Huawei founder Ren Zhengfei, who sided with Apple on several occasions, says he considers the Cupertino-based tech giant his role model for all its efforts over protecting user privacy.
In an interview with the Financial Times cited by CNBC, Zhengfei explains that Huawei tried to embrace a similar approach in its relationship with the Chinese government, as the company doesn’t provide user data to Beijing authorities.
Pretty much like Apple did when requested by the US government to share user information and unlock devices, he suggested.
“We will never do such a thing. If I had done it even once, the US would have evidence to spread around the world. Then the 170 countries and regions in which we currently operate would stop buying our products, and our company would collapse,” he said.
“After that, who would pay the debts we owe? Our employees are all very competent, so they would resign and start their own companies, leaving me alone to pay off our debts. I would rather die,” he continued.
Huawei banned in the US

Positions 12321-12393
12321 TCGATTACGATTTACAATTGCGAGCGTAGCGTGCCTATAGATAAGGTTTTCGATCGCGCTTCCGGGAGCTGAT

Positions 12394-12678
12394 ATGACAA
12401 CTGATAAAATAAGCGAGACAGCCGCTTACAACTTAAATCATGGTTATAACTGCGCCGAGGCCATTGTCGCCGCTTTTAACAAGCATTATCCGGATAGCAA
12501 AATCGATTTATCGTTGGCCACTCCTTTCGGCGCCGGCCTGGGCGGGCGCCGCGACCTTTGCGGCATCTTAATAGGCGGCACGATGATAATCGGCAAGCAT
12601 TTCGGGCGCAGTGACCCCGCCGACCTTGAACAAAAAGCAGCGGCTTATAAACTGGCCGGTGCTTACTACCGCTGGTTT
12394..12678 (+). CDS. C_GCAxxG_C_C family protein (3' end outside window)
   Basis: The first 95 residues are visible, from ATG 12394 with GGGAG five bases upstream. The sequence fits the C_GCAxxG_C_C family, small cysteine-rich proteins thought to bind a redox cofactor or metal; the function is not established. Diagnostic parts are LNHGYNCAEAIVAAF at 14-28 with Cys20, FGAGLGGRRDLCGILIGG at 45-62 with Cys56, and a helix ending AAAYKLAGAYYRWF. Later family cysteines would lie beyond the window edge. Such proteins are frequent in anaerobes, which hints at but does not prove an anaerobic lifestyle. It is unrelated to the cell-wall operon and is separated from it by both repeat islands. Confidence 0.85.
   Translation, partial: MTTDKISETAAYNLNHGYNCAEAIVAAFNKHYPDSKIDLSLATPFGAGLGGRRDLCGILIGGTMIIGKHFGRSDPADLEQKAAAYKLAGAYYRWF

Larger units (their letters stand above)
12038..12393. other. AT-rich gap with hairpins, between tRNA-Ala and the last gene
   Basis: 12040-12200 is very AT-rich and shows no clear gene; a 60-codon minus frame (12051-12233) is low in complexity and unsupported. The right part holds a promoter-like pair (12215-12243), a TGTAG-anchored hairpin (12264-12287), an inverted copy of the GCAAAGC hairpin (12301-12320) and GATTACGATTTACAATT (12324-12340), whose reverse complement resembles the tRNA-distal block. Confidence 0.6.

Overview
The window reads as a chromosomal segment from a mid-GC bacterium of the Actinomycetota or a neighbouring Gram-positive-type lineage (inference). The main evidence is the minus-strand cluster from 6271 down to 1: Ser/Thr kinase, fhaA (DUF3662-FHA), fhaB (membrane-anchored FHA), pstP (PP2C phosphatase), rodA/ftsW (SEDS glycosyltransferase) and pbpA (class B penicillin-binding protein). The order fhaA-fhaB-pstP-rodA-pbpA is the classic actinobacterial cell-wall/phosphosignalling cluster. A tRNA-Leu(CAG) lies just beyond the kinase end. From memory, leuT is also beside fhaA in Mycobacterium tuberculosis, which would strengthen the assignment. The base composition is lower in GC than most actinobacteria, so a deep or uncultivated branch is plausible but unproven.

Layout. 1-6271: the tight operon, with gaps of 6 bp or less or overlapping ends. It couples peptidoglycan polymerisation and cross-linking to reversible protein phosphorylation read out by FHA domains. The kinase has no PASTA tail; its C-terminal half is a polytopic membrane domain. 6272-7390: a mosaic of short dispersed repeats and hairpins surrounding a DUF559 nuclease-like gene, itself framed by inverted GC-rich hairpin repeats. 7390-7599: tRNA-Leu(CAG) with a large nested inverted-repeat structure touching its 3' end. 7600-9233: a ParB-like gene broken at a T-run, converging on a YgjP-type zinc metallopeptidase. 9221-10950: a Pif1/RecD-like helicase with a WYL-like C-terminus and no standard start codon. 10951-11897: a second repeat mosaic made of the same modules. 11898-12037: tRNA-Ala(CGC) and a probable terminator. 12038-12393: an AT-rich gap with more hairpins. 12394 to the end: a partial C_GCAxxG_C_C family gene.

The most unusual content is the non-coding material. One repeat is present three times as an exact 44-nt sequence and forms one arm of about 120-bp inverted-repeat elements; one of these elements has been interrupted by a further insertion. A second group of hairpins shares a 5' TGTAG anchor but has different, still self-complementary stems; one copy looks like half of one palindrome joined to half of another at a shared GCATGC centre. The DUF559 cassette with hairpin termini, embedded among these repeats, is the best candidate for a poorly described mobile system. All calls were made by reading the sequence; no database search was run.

Apple has refused to unlock a series of iPhones that the US authorities wanted to break in as part of criminal investigations. The iPhone used by the San Bernardino shooter is one of the devices that Apple refused to hack, explaining that doing so would have compromised the security of all customers.
Huawei, which has often been accused of spying for the Chinese government, claims it has no control over users’ data, and founder Zhengfei explains that carriers actually have more information on customers than his company does.
“Data is owned by our customers, not us. Carriers have to track every user, otherwise no phone calls could be made. It’s a carrier’s duty to track user data. We, as an equipment provider, don’t track any data,” he said.
Huawei is no longer allowed to work with American companies according to a US executive order signed by President Donald Trump in mid-May.